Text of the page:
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While the incident was frightening enough in itself, the aftermath was almost more so, as we realised that we had provoked the anger of people who have killed for much less. It was dismaying enough to find out that the SSNP is widely believed to be the culprit in the country's car bomb assassinations of anti-Syrian politicians and journalists. It was worse to be told by our hosts that if we had been Lebanese or if we had not been so recognisable as foreigners, then the three of us would probably have been bundled into cars and taken off to some basement dungeon, never to be seen again or shot on the spot. A local Sunni journalist who had the temerity to film municipal workers removing the SSNP's flags on Hamra Street last year was given a vicious public beating that landed him in intensive care. Christopher had desecrated a sign marking a kind of shrine for the SSNP's cadres, the spot where one of the party's heroes shot two Israeli soldiers sitting at a café in 1982.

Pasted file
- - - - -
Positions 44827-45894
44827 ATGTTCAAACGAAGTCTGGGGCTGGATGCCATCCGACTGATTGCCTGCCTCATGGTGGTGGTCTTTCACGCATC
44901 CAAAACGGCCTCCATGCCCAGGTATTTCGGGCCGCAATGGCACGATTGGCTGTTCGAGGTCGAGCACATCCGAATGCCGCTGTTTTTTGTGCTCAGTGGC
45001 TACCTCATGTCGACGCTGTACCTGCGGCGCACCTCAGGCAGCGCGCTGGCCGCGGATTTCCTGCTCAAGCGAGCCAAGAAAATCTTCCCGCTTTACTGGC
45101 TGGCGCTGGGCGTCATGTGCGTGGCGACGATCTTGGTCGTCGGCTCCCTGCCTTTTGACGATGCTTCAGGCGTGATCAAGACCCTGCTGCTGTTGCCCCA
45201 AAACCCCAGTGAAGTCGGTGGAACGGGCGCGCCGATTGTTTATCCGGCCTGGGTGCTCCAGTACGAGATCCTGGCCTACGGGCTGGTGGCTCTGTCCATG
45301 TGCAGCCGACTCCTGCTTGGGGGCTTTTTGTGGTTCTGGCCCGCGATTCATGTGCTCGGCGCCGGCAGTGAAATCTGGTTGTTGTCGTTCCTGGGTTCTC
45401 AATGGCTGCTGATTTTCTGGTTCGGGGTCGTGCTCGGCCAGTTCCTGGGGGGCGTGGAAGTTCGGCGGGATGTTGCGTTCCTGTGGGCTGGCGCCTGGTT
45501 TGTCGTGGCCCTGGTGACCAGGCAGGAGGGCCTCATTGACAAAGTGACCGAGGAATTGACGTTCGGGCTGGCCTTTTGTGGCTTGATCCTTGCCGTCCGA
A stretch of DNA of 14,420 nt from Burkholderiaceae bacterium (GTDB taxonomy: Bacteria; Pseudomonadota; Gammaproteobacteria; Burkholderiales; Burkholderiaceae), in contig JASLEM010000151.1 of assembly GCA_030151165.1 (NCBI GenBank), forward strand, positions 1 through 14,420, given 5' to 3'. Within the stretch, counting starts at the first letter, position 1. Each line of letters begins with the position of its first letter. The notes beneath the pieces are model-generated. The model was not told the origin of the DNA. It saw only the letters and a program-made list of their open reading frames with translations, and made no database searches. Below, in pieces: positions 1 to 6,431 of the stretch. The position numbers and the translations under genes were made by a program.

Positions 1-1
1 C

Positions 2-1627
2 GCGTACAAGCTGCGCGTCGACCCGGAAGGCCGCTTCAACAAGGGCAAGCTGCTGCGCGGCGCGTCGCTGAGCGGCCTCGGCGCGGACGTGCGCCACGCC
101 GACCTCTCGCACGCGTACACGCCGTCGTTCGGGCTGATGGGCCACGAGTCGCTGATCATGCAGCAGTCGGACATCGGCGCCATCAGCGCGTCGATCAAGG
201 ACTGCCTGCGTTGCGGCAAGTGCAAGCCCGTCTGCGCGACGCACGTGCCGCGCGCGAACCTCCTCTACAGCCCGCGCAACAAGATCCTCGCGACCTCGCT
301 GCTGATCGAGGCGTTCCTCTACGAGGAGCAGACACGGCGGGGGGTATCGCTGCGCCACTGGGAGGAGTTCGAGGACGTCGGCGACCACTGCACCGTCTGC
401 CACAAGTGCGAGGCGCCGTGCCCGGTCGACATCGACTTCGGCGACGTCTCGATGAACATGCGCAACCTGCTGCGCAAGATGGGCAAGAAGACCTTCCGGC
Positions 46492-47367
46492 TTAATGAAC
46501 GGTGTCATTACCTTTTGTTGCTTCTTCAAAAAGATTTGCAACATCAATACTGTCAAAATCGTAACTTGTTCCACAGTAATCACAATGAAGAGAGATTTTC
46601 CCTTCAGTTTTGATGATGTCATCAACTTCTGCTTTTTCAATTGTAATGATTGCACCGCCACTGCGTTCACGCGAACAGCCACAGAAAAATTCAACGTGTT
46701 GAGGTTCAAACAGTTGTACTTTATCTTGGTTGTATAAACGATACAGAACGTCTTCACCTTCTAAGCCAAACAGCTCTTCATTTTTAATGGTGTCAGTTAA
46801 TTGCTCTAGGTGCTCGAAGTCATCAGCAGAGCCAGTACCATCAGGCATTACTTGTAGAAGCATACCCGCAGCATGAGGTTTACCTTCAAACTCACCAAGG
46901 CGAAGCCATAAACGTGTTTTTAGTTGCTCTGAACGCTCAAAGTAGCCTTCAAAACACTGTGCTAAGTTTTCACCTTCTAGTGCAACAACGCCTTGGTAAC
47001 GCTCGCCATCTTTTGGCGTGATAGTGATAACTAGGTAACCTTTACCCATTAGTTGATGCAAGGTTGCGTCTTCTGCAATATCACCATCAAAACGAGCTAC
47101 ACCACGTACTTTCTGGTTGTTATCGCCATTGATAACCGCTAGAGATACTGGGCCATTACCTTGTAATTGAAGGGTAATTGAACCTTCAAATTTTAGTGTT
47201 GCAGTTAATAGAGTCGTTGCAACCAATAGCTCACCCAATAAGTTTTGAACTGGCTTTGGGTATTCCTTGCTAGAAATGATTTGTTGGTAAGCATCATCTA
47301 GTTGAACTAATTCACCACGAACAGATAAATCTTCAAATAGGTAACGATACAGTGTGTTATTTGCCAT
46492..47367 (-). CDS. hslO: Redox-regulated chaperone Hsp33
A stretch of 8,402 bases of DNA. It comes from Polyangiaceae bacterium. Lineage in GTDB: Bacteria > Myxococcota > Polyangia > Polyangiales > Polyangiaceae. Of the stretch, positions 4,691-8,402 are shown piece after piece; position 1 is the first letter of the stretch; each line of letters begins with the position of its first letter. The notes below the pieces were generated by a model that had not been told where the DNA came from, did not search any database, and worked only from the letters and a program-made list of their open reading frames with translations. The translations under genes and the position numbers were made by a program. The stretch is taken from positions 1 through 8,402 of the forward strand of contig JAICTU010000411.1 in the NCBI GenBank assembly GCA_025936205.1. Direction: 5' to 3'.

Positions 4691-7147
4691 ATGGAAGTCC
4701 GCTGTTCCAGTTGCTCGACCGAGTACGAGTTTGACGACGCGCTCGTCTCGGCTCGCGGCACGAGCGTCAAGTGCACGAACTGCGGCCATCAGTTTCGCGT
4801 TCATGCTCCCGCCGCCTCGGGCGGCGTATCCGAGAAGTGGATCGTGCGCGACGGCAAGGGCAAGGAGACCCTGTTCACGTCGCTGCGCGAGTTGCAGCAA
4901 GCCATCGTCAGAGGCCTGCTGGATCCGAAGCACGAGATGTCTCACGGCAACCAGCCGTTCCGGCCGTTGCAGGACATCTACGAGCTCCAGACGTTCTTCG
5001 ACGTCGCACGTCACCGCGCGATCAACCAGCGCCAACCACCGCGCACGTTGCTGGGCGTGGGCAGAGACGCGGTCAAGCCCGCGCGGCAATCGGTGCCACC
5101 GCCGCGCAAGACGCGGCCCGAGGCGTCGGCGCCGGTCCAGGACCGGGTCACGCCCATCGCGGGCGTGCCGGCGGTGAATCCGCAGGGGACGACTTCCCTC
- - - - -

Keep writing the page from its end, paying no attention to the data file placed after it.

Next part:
In retrospect, Hitch's defacing of the sign seemed even more foolhardy. After all, it would not be a good idea to write over paramilitary murals in Belfast or extremist political graffiti in France or for that matter gang tags in an American city. And this was Lebanon. It is a country in which every family is said to keep an automatic rifle at home, and in which the disarming of the militias (other than Hizbollah) under Syrian occupation really only meant the surrendering of heavy weapons. On the other hand, to be fair to Christopher, the elegance of Hamra Street made it feel deceptively safer than any rough corner of Belfast, Paris or LA.

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